Effect of humidity on melt electrospun polycaprolactone scaffolds

Sam Liao, Brendan Langfield, Nikola Ristovski, Christina Theodoropoulos, Jake Hardt, Keith A. Blackwood, Soniya D. Yambem, Shaun D. Gregory, Maria A. Woodruff, Sean Powell

Research output: Contribution to journalArticleResearchpeer-review

3 Citations (Scopus)


Direct write melt electrospinning is an additive manufacturing technique used to produce 3D polymer scaffolds for tissue engineering applications. It is similar to conventional 3D printing by layering 2D patterns to build up an object, but uses a high-electric potential to draw out fibres into micron-scale diameters with great precision. Direct write melt electrospinning is related to a well-established fabrication technique, solution electrospinning, but extrudes a melted polymer in a controlled manner rather than a polymer solution. The effect of environmental conditions such as humidity has been extensively studied in the context of solution electrospinning; however, there is a lack of similar studies for direct write melt electrospinning. In this study, melt electrospun polycaprolactone scaffolds were produced with 90 degree cross-hatch architecture at three specific humidity [H2O/air (g/kg)] levels, low (0.74 g/kg), standard (8.94 g/kg), and elevated (11.26 g/kg). Micro-computed tomography and scanning electron microscopic analysis was performed on the scaffolds to investigate the degree to which humidity affects inter-layer ordering, fibre diameter consistency, and fibre surface morphology. Results indicated that humidity does not play a significant role in affecting these scaffold parameters during fabrication within the levels investigated.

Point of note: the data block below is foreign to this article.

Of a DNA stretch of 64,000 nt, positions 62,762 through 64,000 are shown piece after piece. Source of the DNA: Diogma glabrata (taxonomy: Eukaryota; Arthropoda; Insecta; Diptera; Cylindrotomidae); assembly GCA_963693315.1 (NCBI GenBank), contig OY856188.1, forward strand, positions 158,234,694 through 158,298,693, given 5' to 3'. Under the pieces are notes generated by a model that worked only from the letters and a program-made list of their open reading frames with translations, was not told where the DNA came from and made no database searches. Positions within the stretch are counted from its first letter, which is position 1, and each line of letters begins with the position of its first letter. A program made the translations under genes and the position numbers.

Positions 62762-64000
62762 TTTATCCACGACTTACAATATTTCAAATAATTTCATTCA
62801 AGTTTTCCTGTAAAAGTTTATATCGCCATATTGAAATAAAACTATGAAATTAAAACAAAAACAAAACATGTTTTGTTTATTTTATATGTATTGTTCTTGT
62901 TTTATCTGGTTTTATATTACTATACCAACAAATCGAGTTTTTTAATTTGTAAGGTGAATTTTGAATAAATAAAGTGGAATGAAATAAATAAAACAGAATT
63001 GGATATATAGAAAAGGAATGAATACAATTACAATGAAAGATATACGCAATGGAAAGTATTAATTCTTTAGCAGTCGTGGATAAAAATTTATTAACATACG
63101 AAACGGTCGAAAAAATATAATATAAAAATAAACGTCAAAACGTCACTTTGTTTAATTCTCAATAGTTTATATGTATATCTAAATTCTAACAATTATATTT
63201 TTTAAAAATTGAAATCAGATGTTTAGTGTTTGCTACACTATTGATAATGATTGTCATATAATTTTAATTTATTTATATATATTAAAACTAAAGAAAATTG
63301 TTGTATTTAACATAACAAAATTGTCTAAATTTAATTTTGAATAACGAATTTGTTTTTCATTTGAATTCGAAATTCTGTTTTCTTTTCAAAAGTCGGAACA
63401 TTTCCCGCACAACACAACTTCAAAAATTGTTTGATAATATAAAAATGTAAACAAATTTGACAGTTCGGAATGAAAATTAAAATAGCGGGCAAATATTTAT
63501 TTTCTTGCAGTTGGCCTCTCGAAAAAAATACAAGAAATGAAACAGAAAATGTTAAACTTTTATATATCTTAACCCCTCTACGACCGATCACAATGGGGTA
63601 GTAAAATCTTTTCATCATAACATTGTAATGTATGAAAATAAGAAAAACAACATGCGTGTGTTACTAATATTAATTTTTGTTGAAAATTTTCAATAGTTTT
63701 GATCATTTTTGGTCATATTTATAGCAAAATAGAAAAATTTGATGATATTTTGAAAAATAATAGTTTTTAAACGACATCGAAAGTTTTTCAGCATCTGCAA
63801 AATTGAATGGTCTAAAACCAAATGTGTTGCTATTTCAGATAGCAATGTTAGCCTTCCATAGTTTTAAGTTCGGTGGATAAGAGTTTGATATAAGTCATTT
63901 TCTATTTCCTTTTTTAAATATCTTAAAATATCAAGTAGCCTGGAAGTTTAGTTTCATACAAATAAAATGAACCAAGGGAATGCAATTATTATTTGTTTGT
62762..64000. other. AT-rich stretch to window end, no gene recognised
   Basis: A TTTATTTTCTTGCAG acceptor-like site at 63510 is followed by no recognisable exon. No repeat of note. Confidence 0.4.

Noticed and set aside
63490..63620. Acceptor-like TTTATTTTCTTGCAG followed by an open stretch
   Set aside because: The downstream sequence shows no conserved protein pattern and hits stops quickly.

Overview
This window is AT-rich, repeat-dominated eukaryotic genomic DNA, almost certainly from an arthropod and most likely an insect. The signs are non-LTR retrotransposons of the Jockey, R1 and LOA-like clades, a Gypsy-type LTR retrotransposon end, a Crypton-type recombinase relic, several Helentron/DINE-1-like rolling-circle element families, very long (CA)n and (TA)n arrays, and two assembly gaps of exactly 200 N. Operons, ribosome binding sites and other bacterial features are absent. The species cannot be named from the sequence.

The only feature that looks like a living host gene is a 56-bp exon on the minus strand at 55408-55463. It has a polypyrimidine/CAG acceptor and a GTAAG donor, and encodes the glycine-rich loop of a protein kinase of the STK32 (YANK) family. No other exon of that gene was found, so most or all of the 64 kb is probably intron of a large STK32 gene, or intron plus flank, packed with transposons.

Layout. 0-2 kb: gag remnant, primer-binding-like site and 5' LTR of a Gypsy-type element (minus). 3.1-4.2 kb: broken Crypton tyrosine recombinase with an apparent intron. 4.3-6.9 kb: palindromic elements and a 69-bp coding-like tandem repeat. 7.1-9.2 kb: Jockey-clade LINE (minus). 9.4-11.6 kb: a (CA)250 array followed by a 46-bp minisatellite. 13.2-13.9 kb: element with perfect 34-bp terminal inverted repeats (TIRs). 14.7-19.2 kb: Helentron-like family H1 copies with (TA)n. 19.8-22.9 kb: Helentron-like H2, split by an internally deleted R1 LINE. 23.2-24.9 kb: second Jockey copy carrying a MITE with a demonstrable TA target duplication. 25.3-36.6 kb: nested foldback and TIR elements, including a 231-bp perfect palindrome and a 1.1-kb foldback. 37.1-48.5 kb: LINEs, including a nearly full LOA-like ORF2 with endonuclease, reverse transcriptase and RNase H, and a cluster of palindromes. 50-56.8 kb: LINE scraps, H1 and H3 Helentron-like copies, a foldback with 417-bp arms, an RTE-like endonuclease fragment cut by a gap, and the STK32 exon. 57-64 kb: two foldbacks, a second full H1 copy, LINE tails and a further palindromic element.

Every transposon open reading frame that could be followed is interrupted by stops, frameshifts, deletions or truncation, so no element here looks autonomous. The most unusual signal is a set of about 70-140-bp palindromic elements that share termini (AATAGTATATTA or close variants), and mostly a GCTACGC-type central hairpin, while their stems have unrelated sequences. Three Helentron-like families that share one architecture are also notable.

Original languageEnglish
Pages (from-to)173-178
Number of pages6
Issue number3-4
Publication statusPublished - 1 Sep 2016
Externally publishedYes


  • biofabrication
  • fibres
  • humidity
  • melt electrospinning
  • polycaprolactone
  • polymers

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